Media organisations find human rights a news worthy topic because of the emergence of crises, ratification of international treaties as well as democratisation processes across the globe.34 Nevertheless, the media do not ultimately cover all human rights issues as they select which stories to prioritise.35 That selection process is influenced by various stakeholders such as politicians, non-governmental organi-sations and other media entities.36 The media decide to highlight a particular issue and also are in a position to call for action to be taken.37
However, the reasons why the media do not cover all human rights stories go beyond lack of space, for example in newspapers.38 Journalists may also fail to investigate human rights abuses because of the threat of lawsuits from targeted individuals or organisations.39 Other reasons could be existing links between media houses and the corporate world, which may threaten to withdraw advertisements or sponsorship.40 Journalists miss certain angles of a human rights story because in some countries there is an overemphasis of civil and political rights at the expense of social and cultural rights.41
The way forward could be practising human rights journalism which exposes abuses by nature.42 That genre of journalism is
a diagnostic style of reporting which oﬀers a critical reﬂection of the experiences and needs of the victims and perpetrators of (physical, cultural and structural) human rights violations. It attempts to understand the reasons for these violations in order to prevent further violations and to solve current ones in ways that would not produce more violence. Moreover, it is a journalism that challenges, rather than reinforces, the status quo of the dominant voices of global and national societies.43
Human rights journalism favours the vulnerable, truth, non-selective reporting and is proactive.44
The importance of journalism to human rights can therefore not be overemphasised. It is imperative for journalists to be mindful of the challenges that may induce them to practice selective reporting. Journalists therefore have to prioritise victims of abuses in the news agenda. In doing so reporters need to put truth and the vulnerable as priority areas in writing stories.
This article reports on a content analysis analysing 124 newspaper articles published between January 2016 and June 2018 in Malawi. The newspapers targeted are those published by the two major media houses, the Nation Publications Limited and Times Media Group. This time frame was selected as it coincided with a resurgence of attacks on persons with albinism, and it was assumed that journalists would extensively write on the incidents. Furthermore, the stories were seen as a representative sample of how the Times Media Group and Nation Publications Limited cover stories on persons with albinism. Fifty-five of the articles were from the Nation Publication Limited and 69 were from the Times Media Group. The articles were purposively selected for the study in that they carried news concerning attacks on persons with albinism. Specific codes were devised to help analyse the newspapers. The coding sheet had predetermined variables that were presented in the articles.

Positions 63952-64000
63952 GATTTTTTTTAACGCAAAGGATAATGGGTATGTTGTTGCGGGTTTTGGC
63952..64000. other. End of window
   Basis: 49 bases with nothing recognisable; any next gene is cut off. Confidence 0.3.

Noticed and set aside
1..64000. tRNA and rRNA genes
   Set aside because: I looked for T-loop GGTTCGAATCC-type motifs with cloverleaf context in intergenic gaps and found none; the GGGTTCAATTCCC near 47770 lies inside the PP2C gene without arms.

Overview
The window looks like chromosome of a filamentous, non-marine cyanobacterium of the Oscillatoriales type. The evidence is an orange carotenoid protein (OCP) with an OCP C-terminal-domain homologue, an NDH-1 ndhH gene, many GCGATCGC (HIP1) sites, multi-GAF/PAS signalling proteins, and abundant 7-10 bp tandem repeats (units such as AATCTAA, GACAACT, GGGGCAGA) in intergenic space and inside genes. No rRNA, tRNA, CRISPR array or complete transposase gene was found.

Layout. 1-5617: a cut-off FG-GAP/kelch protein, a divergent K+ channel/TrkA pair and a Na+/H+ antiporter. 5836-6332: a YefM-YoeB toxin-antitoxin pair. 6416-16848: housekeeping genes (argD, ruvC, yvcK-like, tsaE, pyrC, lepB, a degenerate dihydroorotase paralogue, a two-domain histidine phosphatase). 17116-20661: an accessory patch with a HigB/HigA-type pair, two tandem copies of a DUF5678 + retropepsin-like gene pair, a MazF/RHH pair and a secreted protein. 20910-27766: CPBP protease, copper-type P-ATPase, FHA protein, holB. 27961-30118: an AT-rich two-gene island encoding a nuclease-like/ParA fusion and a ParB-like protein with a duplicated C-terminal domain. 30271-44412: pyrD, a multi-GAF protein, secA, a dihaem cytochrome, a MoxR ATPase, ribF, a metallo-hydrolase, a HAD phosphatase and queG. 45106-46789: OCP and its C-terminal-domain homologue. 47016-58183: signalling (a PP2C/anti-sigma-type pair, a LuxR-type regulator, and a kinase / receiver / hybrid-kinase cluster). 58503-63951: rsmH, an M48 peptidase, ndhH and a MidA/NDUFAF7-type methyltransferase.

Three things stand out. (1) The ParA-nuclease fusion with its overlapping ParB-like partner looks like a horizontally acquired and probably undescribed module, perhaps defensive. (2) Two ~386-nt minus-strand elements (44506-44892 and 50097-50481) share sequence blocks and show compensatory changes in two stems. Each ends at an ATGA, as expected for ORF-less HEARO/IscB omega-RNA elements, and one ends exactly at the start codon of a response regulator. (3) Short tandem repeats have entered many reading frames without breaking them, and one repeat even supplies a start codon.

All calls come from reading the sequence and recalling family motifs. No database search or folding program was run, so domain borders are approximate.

The analysis involved finding out what the stories were about, how persons with albinism were represented in the stories, if the persons with albinism were quoted as primary sources or not, and the use of the word ‘albino’ in the headlines of the story as that term is not considered respectful or humanising.45
The framing theory underpinned the study to look at how stories on persons with albinism were presented by journalists. The framing theory suggests that the way a text is presented to the audience influences the choices people make on ways to process that information.46 Frames are abstractions that work to organise, or structure message and it is indicated that they influence the way audiences perceive news items.47 Framing involves selecting some aspects of reality and giving them prominence over others.48 A frame is an indication to what the source thinks is important in information being relayed to audiences.49 Therefore, the theory helps make conclusions on how journalists at the Nation Publications Limited and Times Media Group saw as important as they wrote articles on issues concerning abuses against persons with albinism. Furthermore, the theory helps in finding out how the journalists were trying to influence the readers of the papers that their media houses publish.
In the Times Media Group, the articles were predominantly hard news in that they reported events in a brief manner that was not deeply analytical or critical. In other words, it was presenting facts on what had happened. While 84 per cent of the articles were hard news, 12 per cent displayed an in-depth look at issues surrounding persons with albinism. Four per cent of the articles were opinion pieces or editorials representing the personal views of the editor.
Looking at the headlines of the stories, the majority of them (94 per cent) used the term ‘albino’, while 6 per cent did not.50 These few headlines had wording that did not have to refer to persons with albinism such as; ‘Government irks rights activists’ or ‘Bishops speak on priest’s arrest’. Within the article the usage of the word ‘albino’ had a different frequency. While 68 per cent of the stories did not use the term, only 32 per cent of them used it.
On the use of persons with albinism as sources of news, 16 per cent of the articles used them as primary and prominent sources. While 19 per cent of the articles used persons with albinism as secondary and non-prominent sources. The majority of the stories (65 per cent) quoted other sources and not persons with albinism.